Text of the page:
One of the many objectives I have in writing this column is to make connections between what’s happening on the national scene and show how they relate to the local scene, i.e. you and me right here in Newtown.
Toward that end, I, along with many of you, have been following the debate in Washington regarding budget and taxation issues — two things that have direct impact on all of us.
One would think that after the drubbing I took last week for some of my views about the role of government, I would avoid further excursions into this territory and stick to writing about something more innocuous but I believe it’s perfectly appropriate and even desirable to provoke thoughtful discussion from time to time.
By that I mean discussion that is free from personal attack, recrimination, demeaning or belittling comments that serve no purpose other than to impress the rest of us (more precisely, you) with your superior knowledge.
With this in mind, let's proceed.
There has been a great deal of news over the past couple of years regarding unemployment, underemployment and taxation.
In my attempts to follow the national conversation, I have come to the conclusion that Newtown is not quite representative of the nation as a whole.
I think the people of Newtown are better educated, earn more and enjoy a relatively higher employment rate and consequently standard of living.
To confirm this “hunch,” I turned to two sources. The first was the city-data web site and the second was the generally more reliable Connecticut Economic Resource Center.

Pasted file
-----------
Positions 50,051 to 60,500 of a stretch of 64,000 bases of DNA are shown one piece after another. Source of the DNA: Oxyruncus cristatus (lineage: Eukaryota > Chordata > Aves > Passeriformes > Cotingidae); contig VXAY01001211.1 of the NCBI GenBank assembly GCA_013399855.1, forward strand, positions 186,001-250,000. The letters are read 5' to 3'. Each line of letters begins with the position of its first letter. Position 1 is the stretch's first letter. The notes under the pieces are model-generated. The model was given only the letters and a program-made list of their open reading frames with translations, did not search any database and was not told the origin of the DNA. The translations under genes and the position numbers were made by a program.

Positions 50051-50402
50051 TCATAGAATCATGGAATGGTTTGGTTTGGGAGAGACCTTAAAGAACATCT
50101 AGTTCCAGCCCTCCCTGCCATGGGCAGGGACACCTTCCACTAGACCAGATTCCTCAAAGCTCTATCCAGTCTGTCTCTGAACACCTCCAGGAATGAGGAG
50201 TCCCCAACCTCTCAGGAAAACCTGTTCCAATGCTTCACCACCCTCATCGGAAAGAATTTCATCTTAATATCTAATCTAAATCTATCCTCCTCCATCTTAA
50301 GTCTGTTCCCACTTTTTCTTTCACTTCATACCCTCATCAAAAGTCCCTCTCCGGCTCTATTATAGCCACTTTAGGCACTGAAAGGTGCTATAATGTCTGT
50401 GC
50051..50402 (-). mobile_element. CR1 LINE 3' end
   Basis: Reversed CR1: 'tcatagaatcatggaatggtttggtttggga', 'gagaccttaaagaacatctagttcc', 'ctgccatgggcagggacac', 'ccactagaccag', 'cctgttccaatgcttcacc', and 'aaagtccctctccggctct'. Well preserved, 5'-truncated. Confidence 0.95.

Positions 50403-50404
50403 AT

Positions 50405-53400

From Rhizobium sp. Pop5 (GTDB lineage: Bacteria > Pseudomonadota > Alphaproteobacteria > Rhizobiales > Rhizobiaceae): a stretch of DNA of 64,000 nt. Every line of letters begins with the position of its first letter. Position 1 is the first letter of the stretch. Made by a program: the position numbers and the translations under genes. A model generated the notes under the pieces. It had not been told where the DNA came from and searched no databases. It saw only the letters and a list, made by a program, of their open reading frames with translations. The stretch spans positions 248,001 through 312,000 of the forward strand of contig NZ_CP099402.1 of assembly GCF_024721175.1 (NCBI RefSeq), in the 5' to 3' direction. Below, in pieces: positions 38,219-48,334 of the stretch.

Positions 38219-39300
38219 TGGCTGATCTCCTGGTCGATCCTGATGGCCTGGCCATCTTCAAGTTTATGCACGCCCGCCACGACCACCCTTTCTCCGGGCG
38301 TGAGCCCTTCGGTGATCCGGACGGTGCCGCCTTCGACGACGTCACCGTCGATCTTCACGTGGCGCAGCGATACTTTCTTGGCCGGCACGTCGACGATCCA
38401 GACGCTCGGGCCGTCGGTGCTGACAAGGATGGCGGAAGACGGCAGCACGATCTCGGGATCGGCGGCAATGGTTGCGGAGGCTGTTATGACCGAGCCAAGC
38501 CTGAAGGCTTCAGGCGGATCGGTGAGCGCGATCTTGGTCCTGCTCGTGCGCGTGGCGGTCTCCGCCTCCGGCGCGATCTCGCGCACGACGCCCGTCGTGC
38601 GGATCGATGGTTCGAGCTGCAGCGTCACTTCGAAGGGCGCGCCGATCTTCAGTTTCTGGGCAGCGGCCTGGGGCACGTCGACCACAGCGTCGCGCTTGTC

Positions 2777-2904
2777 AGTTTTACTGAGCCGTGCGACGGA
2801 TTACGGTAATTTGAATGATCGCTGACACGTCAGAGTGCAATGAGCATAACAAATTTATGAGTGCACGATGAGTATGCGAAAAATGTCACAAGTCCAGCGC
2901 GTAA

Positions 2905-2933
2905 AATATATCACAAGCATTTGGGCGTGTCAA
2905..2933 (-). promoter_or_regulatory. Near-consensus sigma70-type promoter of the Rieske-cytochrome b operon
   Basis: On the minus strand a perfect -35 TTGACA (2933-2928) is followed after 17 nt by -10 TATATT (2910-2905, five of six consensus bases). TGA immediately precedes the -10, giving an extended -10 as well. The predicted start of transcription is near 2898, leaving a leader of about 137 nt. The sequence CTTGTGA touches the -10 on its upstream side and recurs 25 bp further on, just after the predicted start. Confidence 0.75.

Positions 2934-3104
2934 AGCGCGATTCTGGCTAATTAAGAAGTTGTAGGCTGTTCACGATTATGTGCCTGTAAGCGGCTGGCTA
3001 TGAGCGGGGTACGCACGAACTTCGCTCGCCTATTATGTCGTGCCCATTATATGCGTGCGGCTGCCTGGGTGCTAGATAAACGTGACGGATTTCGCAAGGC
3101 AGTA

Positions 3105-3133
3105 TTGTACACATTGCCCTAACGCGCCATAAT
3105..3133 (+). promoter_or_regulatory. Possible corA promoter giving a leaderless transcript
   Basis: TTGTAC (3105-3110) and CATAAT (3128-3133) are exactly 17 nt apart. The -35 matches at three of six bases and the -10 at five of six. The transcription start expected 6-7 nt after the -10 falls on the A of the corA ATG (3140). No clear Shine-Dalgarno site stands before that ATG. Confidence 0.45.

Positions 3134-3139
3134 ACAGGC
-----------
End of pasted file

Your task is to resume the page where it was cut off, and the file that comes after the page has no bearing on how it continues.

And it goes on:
What I learned was that Newtown’s median household income for 2009 was $109,767 as compared to the rest of the state which was $67,034. The unemployment rate for Newtown in 2008 was 4.1-percent as compared to the state’s 5.7-percent.
I think we can agree that while Newtown is not in the same category as say lower Fairfield County, we are generally better off than others in the state and the nation as a whole.
Obviously, unlike the man Patch reported on who , most of the rest of us pay our fair share. By the way, did you know it’s perfectly legal to “avoid” paying income taxes but not to “evade” paying. Some people have a little trouble seeing the distinction.
I say “most” of the rest of us pay our fair share because it is my belief that the current tax code is heavily weighted against the overwhelming majority of us — the middle class.
Everyone recognizes the importance of social security, Medicare, veterans benefits and national defense but not everyone seems to be willing to pay for them.
We keep hearing from Congressional Republicans, such as Speaker John Boehner and Majority Leader Eric Cantor, the tired old mantra that we must not require the wealthy to pay their fair share by raising things, such as the social security cap or closing loopholes in the income tax code, because to do so would be bad for the rest of us.
Put another way, conservatives continue to cling to that stubborn — and utterly discredited — myth about the “trickle down” theory.
If you take only one piece of information from this column, let it be this: The trickle down theory is a huge pile of bull! It is perfectly logical for all of us to keep as much money as possible for ourselves by "avoiding" taxes.
What we have to do is demand that Congress rewrite the tax code so that everyone is paying their fair share.
Now, before you burn up your keyboard heading to the comments section, reread paragraph four.